That front end…it looks like a blue turtle’s head on wheels!

    Thanks a lot, Thomas the Tank Engine, for influencing car designers to put a face on everything…

    I want a vehicle with “personality”, not to look like a personality. Good grief! I do hope the technology is successful, however, and makes its way into other vehicles.

  • avatar

    Isn’t that related to the Nissan NYC “Taxi of Tomorrow”?

    • 0 avatar

      Correct. A gasoline powered variant of the NV200 was chosen to be the NYC Taxi of Tomorrow, barring the success of Comptroller Liu’s ADA suit to invalidate the contract (for not having enough wheelchair accessible vehicles).

  • avatar

    The overall shape and the side windows are almost exactly the same as of Toyota Yaris Verso – one of the silliest looking cars ever.

  • avatar

    It also vaguely resembles a Cube, too. Those windows wouldn’t keep kids (or dogs) very entertained.

  • avatar

    Can we expect an addendum to “Commercial Truck Week” when this van is available to be tested?

    Like most cars, this will probably look just fine in black. In LEAF blue, it just looks like a gorged LEAF.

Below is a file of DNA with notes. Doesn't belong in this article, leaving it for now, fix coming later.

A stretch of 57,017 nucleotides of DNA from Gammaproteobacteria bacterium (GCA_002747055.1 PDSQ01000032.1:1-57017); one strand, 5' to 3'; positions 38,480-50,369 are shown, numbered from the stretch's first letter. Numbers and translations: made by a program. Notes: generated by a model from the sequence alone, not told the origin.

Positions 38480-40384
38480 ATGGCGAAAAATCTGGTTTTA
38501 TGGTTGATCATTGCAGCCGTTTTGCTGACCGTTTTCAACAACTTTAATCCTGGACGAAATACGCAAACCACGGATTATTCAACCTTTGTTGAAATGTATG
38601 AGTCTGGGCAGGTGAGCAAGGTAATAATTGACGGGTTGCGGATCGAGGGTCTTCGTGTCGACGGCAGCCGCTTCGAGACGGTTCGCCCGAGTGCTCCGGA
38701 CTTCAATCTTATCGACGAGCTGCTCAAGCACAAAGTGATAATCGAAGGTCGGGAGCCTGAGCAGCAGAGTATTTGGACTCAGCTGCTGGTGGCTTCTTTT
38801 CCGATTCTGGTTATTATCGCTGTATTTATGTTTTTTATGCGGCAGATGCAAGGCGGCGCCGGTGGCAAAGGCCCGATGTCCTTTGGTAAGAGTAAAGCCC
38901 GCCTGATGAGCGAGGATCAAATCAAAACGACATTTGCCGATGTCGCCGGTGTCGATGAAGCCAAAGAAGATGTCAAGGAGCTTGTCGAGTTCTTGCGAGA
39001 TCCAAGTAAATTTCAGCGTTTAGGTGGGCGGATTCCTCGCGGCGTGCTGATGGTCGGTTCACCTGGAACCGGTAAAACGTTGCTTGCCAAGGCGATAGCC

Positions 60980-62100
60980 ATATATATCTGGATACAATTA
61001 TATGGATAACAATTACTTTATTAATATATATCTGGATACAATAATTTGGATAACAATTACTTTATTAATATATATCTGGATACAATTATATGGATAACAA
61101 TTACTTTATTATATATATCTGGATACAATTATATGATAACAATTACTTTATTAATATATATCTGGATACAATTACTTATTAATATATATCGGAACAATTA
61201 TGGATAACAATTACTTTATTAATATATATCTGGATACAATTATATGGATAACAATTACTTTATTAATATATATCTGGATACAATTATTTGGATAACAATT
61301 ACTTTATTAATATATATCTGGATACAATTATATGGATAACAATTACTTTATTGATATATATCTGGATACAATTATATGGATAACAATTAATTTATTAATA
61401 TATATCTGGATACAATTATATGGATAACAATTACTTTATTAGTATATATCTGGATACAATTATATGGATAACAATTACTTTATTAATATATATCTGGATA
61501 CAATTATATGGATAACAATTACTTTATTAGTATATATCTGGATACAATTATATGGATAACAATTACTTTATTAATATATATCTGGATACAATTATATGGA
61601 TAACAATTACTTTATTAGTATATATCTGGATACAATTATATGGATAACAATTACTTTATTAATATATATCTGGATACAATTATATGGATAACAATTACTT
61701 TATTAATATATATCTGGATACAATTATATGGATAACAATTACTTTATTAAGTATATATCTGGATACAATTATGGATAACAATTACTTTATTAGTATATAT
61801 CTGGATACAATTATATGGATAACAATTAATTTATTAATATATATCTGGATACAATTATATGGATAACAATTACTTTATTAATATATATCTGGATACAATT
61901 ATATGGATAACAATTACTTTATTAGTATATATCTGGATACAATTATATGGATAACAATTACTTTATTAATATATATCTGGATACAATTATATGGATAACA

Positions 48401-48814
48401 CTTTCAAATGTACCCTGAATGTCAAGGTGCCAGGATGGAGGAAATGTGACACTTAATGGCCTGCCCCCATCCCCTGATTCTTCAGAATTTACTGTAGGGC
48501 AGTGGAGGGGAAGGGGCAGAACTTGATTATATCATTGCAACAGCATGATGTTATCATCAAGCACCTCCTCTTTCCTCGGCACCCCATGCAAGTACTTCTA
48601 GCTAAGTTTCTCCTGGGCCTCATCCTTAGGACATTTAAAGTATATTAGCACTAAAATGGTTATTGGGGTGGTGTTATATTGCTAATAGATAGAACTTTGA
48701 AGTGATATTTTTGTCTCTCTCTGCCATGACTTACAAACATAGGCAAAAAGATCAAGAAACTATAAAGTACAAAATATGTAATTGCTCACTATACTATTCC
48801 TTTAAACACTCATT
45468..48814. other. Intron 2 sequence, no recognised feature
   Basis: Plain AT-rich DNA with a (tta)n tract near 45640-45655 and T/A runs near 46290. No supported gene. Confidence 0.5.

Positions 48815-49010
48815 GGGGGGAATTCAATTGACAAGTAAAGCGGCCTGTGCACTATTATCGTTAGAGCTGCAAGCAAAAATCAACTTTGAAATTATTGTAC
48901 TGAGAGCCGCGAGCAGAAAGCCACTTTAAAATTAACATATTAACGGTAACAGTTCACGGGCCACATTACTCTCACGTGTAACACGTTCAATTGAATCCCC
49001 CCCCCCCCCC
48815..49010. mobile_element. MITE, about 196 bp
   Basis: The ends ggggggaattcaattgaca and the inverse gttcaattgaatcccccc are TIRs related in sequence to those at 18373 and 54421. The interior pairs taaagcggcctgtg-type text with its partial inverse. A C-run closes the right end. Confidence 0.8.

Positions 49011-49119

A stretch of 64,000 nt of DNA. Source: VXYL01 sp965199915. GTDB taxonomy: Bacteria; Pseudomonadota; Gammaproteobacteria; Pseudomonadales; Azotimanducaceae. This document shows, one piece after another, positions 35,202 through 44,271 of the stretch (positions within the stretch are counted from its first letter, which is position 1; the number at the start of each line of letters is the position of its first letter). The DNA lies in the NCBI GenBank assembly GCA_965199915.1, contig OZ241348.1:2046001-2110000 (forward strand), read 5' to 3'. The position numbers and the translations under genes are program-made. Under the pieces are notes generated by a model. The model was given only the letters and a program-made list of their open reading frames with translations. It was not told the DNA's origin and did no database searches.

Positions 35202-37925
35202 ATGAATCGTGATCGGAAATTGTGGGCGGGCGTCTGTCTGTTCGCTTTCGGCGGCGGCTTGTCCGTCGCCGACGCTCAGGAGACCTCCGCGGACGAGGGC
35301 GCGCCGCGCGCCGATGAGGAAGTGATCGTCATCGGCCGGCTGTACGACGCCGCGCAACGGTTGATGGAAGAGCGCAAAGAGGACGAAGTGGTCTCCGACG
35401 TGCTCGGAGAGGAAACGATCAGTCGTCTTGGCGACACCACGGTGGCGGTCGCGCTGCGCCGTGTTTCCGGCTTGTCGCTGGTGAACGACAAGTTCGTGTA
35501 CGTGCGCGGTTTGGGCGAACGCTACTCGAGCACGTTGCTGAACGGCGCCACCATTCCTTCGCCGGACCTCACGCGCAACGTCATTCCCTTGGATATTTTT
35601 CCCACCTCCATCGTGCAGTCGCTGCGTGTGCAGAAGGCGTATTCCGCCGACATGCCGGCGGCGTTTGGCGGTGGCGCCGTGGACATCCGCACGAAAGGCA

• avatar

    With regard to the title’s question, “Have You Been Dying For An Electrified Nissan NV That Vaguely Resembles A Leaf?”, I actually HAVE been looking for exactly such a thing.

    My wife wants an electric car to replace or supplement her Prius. We’re moving in a year to Seattle, home of cheap and abundant clean power (hydroelectric and wind alike). We could live with a range of 100 miles, and Seattle has many public charging points even today. So no problems with EVs as a category.

    The problem is that the current options are too small for burgeoning young families, particularly in rear seat room. The Leaf’s rear legroom is 31.x” iirc, which is insufficient for modern, huge rear-facing car seats. (The Focus, Electric variant or not, isn’t much better.)

    Options given our constraints include the Toyota RAV4 EV (cons: limited production, would have to travel to Cali to get one, possibly lacking in local support in Seattle?); the electrified Ford Transit Connect (cons: not sure of current status since Azure Dynamics went tits up last month); various expensive aftermarket conversions with nonexistent local support; and now this, the e-NV200.

    If it materializes and is not only sold outright but sold outright in the US (Seattle specifically) then it could be a contender. That’s a lot of ifs…